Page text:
Hundreds of children are being taught in often “squalid” conditions in unregistered schools - where they are “at significant risk of harm”, chief schools inspector Sir Michael Wilshaw has warned.
Sir Michael, chief executive of Ofsted - the education standards watchdog, has written to Education Secretary Nicky Morgan asking her to take urgent action to speed up their closure.
“The arrangements for closing down unregistered schools are inadequate,” he said.
Sir Michael revealed that Ofsted had investigated 28 claims since September that unregistered schools had been set up and that, in 15 cases educating more than 800 pupils, they had discovered an illegally set up school.
In one case, which Sir Michael describes as “deeply troubling”, inspectors visited a Muslim school, Bordesley Independent School in Birmingham five times reporting serious concerns for the welfare of the children being educated.
At their last visit, inspectors were obstructed from entering the premises for an hour - while female pupils were evacuated from the building.
When they finally gained access, they discovered squalid conditions including three single mattresses covered in filthy sheets in one room and no running water in the toilet areas.
In addition, there was clear evidence of segregation with separate classrooms for boys and girls - and pupils being taught a narrow curriculum that was failing to prepare them for life in modern Britain.
However, Birmingham City Council told him it did not have automatic powers to gain entry to the school to safeguard children - at which point Sir Michael used Ofsted’s power to carry out an immediate follow-up visit with police backing to ensure entry. The school has now been closed and the pupils resettled in mainstream schools.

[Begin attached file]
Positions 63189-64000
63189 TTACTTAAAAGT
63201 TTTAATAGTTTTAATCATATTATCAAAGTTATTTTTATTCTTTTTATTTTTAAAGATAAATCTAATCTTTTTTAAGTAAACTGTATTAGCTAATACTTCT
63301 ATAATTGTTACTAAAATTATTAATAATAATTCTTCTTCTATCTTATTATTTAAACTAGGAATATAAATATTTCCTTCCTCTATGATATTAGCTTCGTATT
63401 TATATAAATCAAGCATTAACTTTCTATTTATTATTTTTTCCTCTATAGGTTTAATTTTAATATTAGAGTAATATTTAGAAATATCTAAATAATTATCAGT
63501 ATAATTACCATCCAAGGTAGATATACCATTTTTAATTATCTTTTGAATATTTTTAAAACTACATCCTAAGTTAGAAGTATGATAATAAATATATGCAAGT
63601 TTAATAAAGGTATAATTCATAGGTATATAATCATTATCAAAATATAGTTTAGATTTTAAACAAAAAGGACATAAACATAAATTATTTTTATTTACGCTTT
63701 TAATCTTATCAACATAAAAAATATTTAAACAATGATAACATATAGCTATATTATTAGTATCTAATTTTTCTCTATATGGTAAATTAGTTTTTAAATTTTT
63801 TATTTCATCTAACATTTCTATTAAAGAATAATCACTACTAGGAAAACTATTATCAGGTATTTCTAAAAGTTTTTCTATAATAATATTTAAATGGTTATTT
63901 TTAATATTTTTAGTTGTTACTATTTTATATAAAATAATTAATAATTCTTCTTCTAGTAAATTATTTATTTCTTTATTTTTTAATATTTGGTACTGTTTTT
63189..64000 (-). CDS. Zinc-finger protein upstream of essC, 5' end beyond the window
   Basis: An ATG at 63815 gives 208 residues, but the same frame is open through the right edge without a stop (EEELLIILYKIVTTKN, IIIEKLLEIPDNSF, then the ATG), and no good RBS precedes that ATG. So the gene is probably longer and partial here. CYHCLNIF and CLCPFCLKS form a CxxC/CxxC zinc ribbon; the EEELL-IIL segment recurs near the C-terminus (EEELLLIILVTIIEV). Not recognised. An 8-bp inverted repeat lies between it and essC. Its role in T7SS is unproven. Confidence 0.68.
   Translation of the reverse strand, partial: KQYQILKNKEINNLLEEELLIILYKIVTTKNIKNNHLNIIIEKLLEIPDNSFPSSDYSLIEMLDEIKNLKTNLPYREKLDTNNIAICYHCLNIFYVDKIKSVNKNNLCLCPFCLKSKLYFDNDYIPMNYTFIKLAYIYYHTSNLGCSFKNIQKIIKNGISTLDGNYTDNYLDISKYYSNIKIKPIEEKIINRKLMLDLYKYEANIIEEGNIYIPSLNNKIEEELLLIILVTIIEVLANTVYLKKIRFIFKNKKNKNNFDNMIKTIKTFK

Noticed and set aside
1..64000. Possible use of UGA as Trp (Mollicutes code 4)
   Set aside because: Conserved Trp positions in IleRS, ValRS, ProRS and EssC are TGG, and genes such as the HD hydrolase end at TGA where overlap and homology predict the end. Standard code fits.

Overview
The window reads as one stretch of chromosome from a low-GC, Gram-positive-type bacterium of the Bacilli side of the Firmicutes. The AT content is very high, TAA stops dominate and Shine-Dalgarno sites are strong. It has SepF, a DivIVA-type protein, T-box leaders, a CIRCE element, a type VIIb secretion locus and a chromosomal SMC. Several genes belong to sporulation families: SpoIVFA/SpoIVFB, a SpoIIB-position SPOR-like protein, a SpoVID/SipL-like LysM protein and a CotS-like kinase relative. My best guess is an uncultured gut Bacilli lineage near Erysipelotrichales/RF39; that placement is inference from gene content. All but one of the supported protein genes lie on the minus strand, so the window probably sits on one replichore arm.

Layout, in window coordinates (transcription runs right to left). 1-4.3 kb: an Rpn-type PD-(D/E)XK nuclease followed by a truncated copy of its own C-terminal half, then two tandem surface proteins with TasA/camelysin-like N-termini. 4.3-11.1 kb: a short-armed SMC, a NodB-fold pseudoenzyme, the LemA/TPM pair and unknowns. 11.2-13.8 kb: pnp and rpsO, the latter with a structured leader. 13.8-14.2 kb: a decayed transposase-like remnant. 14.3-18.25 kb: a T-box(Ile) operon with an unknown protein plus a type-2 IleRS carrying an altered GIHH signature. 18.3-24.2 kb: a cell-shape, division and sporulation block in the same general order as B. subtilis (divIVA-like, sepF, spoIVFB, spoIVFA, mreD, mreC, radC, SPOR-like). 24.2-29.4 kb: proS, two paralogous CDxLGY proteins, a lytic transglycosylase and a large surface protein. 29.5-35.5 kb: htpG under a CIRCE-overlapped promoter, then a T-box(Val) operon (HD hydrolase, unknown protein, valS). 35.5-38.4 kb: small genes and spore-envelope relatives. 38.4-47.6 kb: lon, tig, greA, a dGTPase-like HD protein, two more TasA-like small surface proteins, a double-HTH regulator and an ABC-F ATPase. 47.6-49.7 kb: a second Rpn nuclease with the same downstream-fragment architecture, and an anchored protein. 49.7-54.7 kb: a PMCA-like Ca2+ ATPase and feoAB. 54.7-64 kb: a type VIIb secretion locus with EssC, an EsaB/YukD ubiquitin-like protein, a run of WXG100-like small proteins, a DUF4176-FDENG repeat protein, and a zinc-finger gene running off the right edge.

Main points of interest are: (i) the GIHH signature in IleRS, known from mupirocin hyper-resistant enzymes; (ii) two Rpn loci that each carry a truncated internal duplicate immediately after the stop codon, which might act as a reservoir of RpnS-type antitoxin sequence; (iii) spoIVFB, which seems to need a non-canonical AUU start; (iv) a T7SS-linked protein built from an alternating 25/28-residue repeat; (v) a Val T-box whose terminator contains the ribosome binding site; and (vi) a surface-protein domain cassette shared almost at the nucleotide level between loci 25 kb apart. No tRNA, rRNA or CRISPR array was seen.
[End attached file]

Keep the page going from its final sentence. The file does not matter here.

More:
Ofsted said that the schools were run by a mixture of proprietors. Whilst, in the Bordesley case, it had been a Muslim school, other cases involved Jewish schools and some with no religious background at all.
Some were exploiting the “genuine” freedom given to home educators to teach their children as a cover for their activities, said Sir Michael.
“The fact that these so-called schools are unregistered means that they are hidden from the view of local authorities, the Department for Education and Ofsted,” he added. “It is vital, therefore, that when we do identify such illegal activity, the full force of the law is brought to bear on these institutions to stop them operating without delay.”
He cited the concern of Ofsted regional directors that “there are far greater numbers of children hidden away from view in unregistered schools across the country”.
He told Ms Morgan: “Local authorities are not acting swiftly enough to identify unregistered provision and ensure that all children and young people are kept safe ... The arrangements for closing down unregistered schools are inadequate.
“Too many children remain at significant risk of harm.”
He said he wanted an urgent review of arrangements for safeguarding pupils in unregistered schools and a review of the arrangements for home education “to ensure that they cannot be exploited”.
Ms Morgan said the Government had taken “robust action” to tackle unregistered schools but added: “ However, we agree with Sir Michael that ore needs to be done. That’s why the Prime Minister announced at the Conservative party conference that we will introduce further powers to regulate settings which teach children intensively and to intervene and impose sanctions where there are safety or welfare concerns. We will be consulting on these proposals shortly.”
She added she was “extremely concerned” by the issues raised by Ofsted, adding: “We understand Bordesley has now closed and are keeping in close contact with Birmingham local authority as they work to urgently ensure the children involved are safe and are receiving suitable education.”
Lucy Powell, Labour’s Shadow Education Secretary, said: “This is now the second time that Ofsted gas warned this Government that significant numbers of children, including those who could be at risk of being radicalised, are ending up in unregistered provision, where they could be exposed to extremist ideologies.
“It is hard to fathom why arrangements for closing down unregistered schools remain inadequate and swift action on this issue has not been taken.
“With children at risk of being exposed to harm, exploitation or undue influences, more inertia from this Government simply isn’t good enough.”Reuse content